Since I’ve gone through the drill, It seems only natural that I share my trials and tribulations on my journey into nappy land with a few added incentives:
- I’m relatively young and not immobilized, so I can talk about a lot of the practical aspects.
- I’m reasonably “normal” in terms of body proportions (despite pushing around a slight barrel tummy), so info should be relatable to many other people.
- I fortunately have retained a good level of control, so it’s not always a “do or die” situation for me (more below).
- I wear them myself, so you don’t have to rely on e.g. some care nurse’s opinion.
- I’m not shy talking about the matter (obviously) nor wearing them publicly.
Of course this will still be subjective in many ways, but I hope it will help to make other people feel a little less awkward or embarrassed when talking about this stuff and provide some guidance. This will be a multi-part series since there is just so much to talk about, so for now let’s start at the beginning: Your little problem and you.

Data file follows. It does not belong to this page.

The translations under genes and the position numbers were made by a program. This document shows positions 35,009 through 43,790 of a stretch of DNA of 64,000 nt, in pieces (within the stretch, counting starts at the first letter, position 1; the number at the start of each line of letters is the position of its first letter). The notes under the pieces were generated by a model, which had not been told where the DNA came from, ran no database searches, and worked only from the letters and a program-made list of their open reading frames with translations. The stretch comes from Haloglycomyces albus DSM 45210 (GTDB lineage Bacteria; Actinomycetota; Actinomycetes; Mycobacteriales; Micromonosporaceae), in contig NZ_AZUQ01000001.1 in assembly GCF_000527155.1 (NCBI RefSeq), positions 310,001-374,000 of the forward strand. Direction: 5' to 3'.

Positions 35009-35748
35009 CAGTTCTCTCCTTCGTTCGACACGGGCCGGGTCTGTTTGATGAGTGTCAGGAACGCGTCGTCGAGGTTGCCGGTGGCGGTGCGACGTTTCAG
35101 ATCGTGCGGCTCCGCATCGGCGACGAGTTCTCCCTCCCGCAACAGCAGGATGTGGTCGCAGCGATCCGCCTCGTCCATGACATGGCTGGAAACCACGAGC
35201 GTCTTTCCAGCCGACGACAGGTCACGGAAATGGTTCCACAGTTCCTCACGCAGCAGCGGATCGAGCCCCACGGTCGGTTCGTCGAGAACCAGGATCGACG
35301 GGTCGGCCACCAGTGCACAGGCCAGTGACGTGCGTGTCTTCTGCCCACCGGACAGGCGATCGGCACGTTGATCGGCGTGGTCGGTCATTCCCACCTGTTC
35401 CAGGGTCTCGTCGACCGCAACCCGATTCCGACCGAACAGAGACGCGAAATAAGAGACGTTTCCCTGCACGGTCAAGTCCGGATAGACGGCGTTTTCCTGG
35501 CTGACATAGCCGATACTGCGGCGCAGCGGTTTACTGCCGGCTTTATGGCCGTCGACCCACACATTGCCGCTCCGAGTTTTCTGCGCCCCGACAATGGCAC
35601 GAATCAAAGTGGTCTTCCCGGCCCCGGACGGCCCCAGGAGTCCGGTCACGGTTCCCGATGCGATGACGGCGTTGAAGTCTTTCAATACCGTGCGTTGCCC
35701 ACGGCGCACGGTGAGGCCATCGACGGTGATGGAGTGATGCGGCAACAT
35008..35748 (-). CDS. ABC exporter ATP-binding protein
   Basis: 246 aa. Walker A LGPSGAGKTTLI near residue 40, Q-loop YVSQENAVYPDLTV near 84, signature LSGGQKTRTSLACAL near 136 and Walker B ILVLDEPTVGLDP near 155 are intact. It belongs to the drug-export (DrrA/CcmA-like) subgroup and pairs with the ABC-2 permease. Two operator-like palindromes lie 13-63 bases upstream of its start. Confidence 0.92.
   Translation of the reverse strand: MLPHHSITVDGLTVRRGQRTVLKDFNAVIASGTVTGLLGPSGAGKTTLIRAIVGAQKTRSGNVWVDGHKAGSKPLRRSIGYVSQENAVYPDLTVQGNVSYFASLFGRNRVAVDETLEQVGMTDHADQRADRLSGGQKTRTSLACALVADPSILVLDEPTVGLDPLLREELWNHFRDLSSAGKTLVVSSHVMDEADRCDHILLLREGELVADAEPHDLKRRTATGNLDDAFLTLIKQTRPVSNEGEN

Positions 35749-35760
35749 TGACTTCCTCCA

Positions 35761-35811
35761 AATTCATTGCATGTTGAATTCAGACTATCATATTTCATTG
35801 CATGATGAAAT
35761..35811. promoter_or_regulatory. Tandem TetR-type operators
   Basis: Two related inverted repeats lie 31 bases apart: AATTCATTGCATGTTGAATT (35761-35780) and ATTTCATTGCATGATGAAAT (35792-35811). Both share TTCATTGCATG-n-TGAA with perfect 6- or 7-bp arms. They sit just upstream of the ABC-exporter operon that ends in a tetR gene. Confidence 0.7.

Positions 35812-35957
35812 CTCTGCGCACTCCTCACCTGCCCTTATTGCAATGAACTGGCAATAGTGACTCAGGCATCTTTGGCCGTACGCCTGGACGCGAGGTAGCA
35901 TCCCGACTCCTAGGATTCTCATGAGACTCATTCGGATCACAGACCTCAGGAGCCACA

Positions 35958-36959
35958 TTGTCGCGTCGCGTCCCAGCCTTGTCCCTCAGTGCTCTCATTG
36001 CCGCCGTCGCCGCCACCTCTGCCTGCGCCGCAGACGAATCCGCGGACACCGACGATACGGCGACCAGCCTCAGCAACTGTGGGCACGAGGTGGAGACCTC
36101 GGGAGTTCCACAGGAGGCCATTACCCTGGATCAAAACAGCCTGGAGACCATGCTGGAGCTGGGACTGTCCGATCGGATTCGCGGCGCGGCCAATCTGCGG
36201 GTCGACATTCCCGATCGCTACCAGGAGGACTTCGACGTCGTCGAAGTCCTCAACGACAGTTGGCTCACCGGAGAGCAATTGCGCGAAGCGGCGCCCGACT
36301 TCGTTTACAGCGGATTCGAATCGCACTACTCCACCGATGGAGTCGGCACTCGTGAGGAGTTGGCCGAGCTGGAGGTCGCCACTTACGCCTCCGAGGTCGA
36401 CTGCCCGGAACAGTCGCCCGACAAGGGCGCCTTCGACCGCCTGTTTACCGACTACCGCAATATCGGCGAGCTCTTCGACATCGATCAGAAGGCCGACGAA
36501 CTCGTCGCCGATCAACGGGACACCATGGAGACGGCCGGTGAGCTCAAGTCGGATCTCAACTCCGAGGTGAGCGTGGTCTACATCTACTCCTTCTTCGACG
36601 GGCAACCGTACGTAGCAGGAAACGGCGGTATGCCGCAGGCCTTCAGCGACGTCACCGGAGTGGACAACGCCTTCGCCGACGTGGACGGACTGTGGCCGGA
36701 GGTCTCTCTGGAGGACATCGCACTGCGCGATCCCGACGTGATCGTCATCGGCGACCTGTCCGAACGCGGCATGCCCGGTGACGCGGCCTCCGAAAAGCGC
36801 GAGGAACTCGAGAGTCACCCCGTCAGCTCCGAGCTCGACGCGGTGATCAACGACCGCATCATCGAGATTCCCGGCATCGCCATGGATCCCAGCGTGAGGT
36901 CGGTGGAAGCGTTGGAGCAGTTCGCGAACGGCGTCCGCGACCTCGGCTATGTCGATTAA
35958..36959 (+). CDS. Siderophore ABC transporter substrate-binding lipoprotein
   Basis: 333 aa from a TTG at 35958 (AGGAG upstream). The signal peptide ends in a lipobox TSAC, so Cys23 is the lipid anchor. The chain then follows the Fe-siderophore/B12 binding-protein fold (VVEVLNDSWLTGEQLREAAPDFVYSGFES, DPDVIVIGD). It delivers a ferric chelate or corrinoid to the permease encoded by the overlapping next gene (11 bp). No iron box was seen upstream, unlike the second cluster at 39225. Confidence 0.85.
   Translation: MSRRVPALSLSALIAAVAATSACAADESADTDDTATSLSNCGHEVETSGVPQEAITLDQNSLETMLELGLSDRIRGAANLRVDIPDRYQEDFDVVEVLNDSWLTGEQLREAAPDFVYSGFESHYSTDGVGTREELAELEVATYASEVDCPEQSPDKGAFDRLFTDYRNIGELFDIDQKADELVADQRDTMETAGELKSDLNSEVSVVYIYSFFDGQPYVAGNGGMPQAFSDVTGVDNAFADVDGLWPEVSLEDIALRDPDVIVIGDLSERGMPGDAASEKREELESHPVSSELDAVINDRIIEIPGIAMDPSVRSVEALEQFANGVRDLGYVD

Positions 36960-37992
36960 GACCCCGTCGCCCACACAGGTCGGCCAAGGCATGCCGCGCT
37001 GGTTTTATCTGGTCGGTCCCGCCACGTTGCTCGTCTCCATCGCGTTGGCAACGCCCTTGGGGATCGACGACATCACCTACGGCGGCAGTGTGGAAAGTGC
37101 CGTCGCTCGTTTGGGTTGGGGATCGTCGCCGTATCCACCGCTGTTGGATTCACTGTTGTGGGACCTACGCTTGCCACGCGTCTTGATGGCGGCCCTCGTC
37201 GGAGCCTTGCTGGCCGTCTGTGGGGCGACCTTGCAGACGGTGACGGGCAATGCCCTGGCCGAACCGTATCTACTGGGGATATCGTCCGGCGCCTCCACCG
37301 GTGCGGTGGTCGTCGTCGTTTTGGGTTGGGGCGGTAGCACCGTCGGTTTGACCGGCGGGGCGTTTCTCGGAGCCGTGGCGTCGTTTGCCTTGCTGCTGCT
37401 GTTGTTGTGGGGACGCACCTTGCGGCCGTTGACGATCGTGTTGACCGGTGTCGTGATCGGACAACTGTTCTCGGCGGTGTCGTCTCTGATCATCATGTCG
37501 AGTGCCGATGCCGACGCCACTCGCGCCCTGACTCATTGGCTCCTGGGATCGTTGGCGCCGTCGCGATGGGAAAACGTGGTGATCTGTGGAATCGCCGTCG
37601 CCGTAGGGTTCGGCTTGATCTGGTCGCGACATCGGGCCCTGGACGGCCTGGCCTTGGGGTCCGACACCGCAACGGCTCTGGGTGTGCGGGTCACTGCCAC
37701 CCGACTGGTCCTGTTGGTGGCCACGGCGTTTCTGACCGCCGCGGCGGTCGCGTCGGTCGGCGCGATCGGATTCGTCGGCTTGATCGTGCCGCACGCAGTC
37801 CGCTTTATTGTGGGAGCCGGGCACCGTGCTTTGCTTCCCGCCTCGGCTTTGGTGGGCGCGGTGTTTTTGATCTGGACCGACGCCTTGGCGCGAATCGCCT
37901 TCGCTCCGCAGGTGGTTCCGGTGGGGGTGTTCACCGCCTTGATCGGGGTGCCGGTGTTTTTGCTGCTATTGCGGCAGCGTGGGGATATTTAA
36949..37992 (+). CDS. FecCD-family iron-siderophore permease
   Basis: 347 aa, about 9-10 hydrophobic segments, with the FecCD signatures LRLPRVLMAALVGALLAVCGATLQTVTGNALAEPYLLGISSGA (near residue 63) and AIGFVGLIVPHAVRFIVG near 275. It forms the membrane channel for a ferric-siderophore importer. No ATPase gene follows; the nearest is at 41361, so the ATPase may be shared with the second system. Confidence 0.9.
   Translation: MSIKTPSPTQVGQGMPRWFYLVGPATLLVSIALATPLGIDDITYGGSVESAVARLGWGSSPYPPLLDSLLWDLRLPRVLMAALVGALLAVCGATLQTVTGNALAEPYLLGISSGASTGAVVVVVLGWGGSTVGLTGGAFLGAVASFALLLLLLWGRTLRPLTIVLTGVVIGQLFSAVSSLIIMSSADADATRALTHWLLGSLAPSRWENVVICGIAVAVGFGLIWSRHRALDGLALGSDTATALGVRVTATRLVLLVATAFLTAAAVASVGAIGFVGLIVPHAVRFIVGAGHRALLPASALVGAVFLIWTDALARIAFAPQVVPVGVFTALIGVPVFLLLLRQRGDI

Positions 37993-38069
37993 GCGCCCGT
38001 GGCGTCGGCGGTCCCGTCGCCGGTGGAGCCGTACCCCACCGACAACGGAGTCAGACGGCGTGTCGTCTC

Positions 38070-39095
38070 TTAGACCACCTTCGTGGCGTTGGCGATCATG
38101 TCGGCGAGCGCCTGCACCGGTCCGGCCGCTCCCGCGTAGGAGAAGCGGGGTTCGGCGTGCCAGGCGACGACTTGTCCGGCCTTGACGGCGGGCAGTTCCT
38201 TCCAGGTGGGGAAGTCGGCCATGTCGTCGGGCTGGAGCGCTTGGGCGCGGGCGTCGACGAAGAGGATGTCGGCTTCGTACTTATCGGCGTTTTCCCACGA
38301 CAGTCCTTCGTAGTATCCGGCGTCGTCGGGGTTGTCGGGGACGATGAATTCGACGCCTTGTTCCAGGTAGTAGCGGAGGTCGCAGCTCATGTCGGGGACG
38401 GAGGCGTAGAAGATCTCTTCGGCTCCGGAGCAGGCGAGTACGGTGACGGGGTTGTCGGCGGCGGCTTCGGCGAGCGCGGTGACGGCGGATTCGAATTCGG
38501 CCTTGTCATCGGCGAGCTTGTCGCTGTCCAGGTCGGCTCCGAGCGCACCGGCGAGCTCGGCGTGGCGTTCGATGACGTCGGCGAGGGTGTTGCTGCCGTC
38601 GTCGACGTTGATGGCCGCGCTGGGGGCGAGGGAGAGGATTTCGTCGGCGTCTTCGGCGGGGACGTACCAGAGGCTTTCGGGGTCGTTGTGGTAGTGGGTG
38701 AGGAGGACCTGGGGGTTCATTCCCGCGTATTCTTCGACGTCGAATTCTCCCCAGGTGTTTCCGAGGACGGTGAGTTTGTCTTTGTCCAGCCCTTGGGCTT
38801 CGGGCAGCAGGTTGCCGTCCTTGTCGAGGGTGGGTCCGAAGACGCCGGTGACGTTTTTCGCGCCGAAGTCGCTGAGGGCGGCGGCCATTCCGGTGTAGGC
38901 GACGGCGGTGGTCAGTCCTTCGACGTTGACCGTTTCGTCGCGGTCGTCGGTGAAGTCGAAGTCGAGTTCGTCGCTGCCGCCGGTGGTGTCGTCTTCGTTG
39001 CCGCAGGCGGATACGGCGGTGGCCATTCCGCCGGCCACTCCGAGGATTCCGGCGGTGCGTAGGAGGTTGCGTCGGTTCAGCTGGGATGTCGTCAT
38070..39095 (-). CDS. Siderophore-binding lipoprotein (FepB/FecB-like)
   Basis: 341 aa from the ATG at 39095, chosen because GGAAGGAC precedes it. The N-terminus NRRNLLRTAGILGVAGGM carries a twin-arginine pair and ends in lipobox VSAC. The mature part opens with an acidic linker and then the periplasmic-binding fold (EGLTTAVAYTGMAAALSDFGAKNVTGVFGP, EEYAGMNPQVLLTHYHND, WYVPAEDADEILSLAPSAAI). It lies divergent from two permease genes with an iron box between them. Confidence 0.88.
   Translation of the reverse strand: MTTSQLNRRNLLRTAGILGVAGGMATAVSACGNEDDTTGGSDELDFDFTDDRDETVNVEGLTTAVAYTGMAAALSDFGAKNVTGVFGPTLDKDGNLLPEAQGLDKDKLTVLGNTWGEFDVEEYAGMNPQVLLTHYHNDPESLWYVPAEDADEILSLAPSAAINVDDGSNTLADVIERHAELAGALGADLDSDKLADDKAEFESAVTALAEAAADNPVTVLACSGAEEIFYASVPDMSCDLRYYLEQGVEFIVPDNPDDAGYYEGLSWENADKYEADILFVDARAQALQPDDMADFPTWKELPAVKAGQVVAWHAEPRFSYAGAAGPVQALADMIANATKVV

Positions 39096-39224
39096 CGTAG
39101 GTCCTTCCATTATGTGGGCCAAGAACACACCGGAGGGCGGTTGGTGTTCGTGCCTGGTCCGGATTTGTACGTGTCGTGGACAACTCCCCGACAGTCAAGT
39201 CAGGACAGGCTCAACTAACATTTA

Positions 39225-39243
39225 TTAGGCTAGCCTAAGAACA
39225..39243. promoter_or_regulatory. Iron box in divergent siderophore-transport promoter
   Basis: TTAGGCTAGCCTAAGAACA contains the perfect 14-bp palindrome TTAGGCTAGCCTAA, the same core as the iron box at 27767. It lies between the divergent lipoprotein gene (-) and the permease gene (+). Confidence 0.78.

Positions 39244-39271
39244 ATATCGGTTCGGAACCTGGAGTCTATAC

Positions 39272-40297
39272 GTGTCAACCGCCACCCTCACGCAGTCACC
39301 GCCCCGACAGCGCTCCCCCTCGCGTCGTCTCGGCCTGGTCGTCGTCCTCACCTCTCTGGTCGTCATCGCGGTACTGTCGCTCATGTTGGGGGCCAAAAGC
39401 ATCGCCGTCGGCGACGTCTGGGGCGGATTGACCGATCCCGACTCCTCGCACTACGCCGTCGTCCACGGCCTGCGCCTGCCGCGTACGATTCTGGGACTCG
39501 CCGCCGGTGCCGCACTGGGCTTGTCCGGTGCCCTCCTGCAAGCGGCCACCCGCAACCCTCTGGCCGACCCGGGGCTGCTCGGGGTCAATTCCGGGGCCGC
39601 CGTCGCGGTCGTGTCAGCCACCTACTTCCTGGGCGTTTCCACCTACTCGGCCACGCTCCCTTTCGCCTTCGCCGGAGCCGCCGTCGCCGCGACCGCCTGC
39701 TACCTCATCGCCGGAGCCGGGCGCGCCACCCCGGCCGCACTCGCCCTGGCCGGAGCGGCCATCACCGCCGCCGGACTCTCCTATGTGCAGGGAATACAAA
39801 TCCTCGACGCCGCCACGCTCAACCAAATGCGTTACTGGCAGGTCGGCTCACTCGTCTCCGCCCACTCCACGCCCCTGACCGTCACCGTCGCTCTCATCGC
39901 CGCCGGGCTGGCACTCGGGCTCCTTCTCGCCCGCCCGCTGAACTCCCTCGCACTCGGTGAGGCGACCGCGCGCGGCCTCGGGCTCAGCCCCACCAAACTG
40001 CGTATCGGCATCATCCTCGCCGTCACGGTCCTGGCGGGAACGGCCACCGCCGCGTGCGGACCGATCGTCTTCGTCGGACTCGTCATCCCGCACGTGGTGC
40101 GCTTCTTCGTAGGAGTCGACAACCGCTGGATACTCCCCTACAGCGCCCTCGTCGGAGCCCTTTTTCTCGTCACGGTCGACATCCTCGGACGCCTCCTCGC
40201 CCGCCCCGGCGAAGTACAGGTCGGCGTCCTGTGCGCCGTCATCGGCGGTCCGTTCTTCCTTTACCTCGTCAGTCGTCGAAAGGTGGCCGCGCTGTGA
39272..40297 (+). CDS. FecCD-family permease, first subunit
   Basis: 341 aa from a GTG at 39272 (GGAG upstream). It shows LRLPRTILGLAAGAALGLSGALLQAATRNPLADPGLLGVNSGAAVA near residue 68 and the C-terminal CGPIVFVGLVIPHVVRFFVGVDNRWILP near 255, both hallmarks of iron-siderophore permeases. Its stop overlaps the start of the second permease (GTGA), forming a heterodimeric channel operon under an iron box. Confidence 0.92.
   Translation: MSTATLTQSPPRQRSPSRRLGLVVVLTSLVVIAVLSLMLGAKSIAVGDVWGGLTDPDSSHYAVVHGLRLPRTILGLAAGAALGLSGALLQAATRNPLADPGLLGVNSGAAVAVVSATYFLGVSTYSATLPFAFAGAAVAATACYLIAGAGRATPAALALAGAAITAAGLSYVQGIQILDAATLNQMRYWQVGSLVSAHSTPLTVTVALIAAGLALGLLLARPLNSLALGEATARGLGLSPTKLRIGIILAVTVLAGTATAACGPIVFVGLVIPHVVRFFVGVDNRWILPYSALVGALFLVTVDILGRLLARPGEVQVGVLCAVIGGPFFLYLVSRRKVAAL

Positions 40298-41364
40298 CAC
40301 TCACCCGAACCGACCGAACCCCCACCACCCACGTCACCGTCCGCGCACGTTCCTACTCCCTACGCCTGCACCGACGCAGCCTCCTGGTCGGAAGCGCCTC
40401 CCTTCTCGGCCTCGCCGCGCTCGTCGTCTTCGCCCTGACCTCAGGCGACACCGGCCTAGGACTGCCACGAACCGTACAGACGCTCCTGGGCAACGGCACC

Incontinence is a hush-hush topic most of the time only discussed behind closed doors, yet it’s more widespread than most people think. Yepp, it’s a matter of definitions and just thinking about who may be affected. Before we get to the difficult part, here are is a short list of the most potentially affected groups:
- Elderly people that due to normal degeneration can’t make it to the toilet in time because they’re too weak or too fragile
- Middle-aged to old people that suffer from neurological conditions like Multiple Sclerosis that make them lose control
- People with dementia, Alzheimer or similar conditions that simply forget or fall into certain patterns (infantilism or similar) due to their changed perception of the world around them
- People with all sorts of problems with their urethral, renal and intestinal tracts due to other illnesses
- Victims of accidents that had nerves severed and organs damaged
- Unfortunate people who had failed surgery and got something wrong snipped
- Handicapped and immobilized people or people with inborn deformities and malfunctions of organs
- Men beyond a certain age with prostate problems
- People with diabetes
There are others, but this isn’t meant to discuss bed-wetting and other psychologically induced problems nor temporary issues as they may arise when drinking too much or suffering side effects of certain medications. We’re more or less talking about functional problems and thinking more long-term.